Good experience as an intern

    Current Employee - Anonymous Employee
    Current Employee - Anonymous Employee

    Pros

    Great internal access to learn about the company and industry
    people are easy to get along with, no jerks that i worked with
    boston great city to work in

    Cons

    work was sometimes not very challenging
    work is very cyclical, sometimes very bored
    hours are very short relative to industry, pay is not the best

  7.  

    Excellent company with above average benefits.

    • Comp & Benefits
    • Work/Life Balance
    • Senior Management
    • Culture & Values
    • Career Opportunities
    Former Employee - Account Manager  in  Boston, MA (US)
    Former Employee - Account Manager in Boston, MA (US)

    Pros

    The company is a large global company and offers several different areas to help further your career.

    Cons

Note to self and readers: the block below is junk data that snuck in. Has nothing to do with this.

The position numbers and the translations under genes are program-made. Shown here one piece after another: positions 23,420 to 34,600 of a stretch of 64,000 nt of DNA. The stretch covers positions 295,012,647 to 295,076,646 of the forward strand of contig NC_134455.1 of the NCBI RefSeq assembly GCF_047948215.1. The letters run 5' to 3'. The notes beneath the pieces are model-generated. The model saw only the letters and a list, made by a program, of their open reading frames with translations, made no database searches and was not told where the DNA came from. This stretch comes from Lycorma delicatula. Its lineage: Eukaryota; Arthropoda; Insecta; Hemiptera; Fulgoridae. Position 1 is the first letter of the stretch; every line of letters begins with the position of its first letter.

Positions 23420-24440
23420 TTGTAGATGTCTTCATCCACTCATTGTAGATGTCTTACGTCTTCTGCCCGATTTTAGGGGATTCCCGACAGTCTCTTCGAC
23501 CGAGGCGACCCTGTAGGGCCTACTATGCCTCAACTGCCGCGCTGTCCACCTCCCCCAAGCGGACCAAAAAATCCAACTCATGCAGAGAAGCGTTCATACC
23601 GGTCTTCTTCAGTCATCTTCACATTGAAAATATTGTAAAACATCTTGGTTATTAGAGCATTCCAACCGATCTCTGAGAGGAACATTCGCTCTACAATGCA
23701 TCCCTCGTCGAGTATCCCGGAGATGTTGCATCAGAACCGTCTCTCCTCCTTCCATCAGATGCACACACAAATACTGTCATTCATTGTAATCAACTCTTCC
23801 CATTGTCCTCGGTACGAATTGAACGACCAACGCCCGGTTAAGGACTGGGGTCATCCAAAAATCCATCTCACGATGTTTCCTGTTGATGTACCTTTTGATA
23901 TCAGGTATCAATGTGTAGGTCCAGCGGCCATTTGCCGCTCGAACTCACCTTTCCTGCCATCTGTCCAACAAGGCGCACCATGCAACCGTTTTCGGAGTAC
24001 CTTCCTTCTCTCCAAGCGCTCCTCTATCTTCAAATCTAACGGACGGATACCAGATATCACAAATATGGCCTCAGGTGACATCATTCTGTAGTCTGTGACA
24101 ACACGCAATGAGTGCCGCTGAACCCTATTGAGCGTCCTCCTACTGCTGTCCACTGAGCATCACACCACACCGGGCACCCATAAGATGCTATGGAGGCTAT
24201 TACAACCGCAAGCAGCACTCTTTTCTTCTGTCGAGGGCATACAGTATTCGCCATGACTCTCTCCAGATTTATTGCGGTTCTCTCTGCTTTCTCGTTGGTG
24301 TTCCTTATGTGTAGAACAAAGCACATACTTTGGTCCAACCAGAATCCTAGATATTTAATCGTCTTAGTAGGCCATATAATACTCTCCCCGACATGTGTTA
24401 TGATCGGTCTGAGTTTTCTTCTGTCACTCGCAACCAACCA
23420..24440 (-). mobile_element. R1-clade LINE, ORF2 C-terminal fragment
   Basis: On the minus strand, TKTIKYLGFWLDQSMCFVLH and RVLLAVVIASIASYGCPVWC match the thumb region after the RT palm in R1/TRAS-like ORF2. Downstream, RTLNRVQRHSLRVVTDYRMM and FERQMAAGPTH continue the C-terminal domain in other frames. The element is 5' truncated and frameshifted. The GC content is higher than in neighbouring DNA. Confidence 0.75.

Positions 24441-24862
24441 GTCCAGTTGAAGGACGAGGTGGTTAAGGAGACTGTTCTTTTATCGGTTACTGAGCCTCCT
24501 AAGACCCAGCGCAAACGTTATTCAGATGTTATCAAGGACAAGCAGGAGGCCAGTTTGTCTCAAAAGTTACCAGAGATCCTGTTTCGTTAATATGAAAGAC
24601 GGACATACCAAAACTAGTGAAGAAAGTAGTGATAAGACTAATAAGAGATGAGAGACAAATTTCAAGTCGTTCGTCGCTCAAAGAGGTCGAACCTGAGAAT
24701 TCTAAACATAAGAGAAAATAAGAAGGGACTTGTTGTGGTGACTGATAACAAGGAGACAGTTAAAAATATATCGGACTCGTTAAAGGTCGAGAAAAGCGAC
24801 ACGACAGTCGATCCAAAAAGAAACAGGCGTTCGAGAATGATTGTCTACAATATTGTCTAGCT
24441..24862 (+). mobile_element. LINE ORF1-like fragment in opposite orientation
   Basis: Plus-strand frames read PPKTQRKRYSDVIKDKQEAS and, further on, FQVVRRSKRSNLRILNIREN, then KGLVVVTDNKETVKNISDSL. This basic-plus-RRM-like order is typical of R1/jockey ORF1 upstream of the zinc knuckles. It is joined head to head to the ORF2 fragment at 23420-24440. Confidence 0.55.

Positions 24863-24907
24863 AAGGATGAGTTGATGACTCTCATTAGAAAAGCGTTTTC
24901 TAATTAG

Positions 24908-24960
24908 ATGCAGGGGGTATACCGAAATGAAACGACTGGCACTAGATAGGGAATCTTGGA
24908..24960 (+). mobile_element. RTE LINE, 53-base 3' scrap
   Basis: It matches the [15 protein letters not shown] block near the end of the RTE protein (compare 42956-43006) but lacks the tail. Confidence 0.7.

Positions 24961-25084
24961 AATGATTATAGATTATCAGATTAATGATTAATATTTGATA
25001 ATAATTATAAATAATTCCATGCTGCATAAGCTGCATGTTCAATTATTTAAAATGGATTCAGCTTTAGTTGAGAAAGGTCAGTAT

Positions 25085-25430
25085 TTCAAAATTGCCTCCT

The company has lot some of their focus on their core employees and has overemphasised senior management.

    Advice to ManagementAdvice

    Start focusing more on your employees with regards to benefits.

    Recommends
    Neutral Outlook
    No opinion of CEO
  8. 1 person found this helpful  

    Relaxed work environment

    • Comp & Benefits
    • Work/Life Balance
    • Senior Management
    • Culture & Values
    • Career Opportunities
    Former Employee - Senior Software Developer  in  Boston, MA (US)
    Former Employee - Senior Software Developer in Boston, MA (US)

    Pros

    relaxed work env; people were generally nice and easy going. good location.

    Cons

    no job security after the Great Recession. work can be haphazard. Some managers are not good to work for; they heckle you.

    Recommends
    Positive Outlook
    No opinion of CEO
  9.  

    IT Dept Summer Intern

    • Comp & Benefits
    • Work/Life Balance
    • Senior Management
    • Culture & Values
    • Career Opportunities
    Former Employee - Intern  in  Boston, MA (US)
    Former Employee - Intern in Boston, MA (US)

    Pros

    Very friendly people. Supervisor took time out of her schedule to get me up to speed and made sure I knew what I was doing.

    Cons

    Some people may find it boring. I personally always had work to keep me occupied. May not understand the a lot of terms even after the internship ends.

    Recommends
    Approves of CEO
  10.